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The Isometric Advantage Posted on 21/11/2016

The Isometric Advantage

Isometric exercise or isometrics are a type of strength training in which the joint angle and muscle length do not change during contraction (compared to concentric or eccentric contractions, called dynamic/isotonic movements). Use isometric contractions to increase 'neural drive.'

Isometrics are a great way to increase neural drive as they increase motor unit activation at the angle at which you are isometrically contracting. Holding an angle against resistance is known as an isometric contraction. We often use this type of contraction if we find there is a sticking point in a movement pattern. An added benefit to isometrically contracting different points in a movement pattern, is that you increase strength +10 and -10 degrees of that which you are isometrically contracting.

This means you are increasing neural capacity and overall strength through a pattern of movement, especially if this is done throughout a pattern over a periodic time frame. This type of loading is used a lot by power lifters who have sticking points in there lifts and who's goals are to lift heavier. It is also commonly used in rehab to strengthen tendons and re-establish neural connection between mind and under active muscles. Personally I use isometrics in pulling exercises or around the mid point of a press. I especially use it with pulling on the general population at the top end of the contraction.So for example on a seated row I'd get my client to hold the row at there chest for a count of 1,2 or 3 seconds depending on the training effect and extent of the emphasis I'd like to place upon them.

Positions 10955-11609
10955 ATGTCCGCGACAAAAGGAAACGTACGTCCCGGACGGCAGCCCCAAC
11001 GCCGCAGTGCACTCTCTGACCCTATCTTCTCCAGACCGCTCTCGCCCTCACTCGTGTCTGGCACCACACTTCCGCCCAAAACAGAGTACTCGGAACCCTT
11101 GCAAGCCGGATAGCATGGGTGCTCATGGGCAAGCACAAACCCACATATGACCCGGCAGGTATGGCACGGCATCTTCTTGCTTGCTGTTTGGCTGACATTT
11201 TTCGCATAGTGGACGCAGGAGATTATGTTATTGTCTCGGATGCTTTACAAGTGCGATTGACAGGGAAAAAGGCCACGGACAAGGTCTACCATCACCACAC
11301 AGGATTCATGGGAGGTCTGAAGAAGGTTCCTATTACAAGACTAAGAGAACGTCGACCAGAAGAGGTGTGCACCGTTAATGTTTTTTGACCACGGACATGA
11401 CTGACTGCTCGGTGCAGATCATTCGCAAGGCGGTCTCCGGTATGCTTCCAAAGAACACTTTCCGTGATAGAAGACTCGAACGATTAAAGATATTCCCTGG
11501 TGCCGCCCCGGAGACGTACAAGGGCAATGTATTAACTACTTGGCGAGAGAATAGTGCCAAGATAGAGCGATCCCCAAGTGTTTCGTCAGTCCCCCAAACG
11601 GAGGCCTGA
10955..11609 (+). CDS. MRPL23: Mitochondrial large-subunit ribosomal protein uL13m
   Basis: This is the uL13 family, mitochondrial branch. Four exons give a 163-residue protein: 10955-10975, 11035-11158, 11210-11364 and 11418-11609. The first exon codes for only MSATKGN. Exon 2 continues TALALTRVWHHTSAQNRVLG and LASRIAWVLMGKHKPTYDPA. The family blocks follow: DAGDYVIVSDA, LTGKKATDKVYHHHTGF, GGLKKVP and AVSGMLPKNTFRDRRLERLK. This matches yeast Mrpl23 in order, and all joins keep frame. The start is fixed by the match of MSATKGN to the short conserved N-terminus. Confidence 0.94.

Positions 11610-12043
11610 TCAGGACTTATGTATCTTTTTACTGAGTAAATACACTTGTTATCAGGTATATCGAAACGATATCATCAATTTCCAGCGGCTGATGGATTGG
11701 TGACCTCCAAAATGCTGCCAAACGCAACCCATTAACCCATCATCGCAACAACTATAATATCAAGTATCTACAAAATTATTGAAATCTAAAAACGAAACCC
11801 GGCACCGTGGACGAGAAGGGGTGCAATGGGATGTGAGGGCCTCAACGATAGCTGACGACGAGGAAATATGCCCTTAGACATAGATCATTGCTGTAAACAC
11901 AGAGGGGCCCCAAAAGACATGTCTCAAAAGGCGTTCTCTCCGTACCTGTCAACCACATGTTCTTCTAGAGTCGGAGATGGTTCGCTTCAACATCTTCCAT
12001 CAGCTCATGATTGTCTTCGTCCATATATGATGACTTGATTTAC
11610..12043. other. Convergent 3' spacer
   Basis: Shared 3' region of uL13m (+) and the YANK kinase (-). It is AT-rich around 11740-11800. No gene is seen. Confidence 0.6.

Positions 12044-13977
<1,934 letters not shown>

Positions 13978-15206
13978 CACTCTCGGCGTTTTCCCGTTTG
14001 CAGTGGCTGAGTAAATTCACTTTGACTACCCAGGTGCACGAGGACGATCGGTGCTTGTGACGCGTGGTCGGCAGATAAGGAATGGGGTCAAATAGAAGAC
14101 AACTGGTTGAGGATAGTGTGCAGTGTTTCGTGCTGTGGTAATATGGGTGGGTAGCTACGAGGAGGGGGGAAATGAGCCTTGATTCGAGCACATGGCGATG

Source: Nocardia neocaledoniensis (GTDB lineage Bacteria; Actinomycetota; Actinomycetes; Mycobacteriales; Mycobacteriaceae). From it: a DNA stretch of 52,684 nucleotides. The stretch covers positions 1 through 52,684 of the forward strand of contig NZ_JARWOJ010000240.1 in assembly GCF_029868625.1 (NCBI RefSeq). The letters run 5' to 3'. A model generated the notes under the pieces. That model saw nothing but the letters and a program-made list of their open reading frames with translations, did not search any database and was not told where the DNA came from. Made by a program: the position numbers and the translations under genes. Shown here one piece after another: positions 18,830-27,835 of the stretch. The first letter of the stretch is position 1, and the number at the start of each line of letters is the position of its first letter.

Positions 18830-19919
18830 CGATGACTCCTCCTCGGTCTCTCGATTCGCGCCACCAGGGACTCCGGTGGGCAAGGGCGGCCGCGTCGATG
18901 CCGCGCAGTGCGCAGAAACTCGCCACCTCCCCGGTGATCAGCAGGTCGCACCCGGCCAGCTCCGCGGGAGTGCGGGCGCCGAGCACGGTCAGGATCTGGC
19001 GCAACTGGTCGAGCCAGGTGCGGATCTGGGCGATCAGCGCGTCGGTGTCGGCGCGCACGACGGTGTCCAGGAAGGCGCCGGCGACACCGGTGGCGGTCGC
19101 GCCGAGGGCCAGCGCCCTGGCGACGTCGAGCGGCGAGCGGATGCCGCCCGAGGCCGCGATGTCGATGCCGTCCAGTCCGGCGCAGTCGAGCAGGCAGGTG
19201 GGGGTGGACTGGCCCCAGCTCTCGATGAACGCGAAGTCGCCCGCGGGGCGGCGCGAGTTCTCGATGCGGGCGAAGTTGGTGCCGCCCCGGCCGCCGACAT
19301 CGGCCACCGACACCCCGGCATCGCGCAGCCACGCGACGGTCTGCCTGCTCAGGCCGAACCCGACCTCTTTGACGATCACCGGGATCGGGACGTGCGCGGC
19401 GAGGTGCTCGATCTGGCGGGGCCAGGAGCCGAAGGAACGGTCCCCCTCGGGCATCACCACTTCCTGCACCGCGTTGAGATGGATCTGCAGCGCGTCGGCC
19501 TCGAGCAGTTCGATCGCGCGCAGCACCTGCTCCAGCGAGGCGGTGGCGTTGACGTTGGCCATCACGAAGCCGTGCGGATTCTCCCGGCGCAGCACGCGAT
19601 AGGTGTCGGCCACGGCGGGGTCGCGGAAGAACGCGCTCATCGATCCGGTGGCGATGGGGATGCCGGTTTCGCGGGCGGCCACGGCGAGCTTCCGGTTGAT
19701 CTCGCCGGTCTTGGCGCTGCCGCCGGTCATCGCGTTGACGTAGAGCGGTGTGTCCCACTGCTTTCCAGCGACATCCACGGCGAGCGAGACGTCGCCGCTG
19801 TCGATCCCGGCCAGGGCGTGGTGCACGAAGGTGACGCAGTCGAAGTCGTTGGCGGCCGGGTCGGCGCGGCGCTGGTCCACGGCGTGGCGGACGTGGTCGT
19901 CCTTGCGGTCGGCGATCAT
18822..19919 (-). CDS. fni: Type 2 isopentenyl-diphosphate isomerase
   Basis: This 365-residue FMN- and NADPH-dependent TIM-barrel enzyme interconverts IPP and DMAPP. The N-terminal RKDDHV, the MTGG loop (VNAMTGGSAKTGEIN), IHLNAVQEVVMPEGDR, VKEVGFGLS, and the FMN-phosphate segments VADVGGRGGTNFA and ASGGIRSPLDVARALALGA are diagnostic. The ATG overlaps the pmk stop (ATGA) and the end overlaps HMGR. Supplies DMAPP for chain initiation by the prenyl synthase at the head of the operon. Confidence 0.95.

Most people are very weak in this position so the use of the isometrics can help speed up the strength gains needed. For the press the mid point of the lift is more than likely a sticking point for the majority. Using a isometic hold around this range can help overcome this problem over a periodic time frame and help you develop a heavier overall pressing movement.

Next time you develop your training program use some isometrics and watch your strength shoot up:D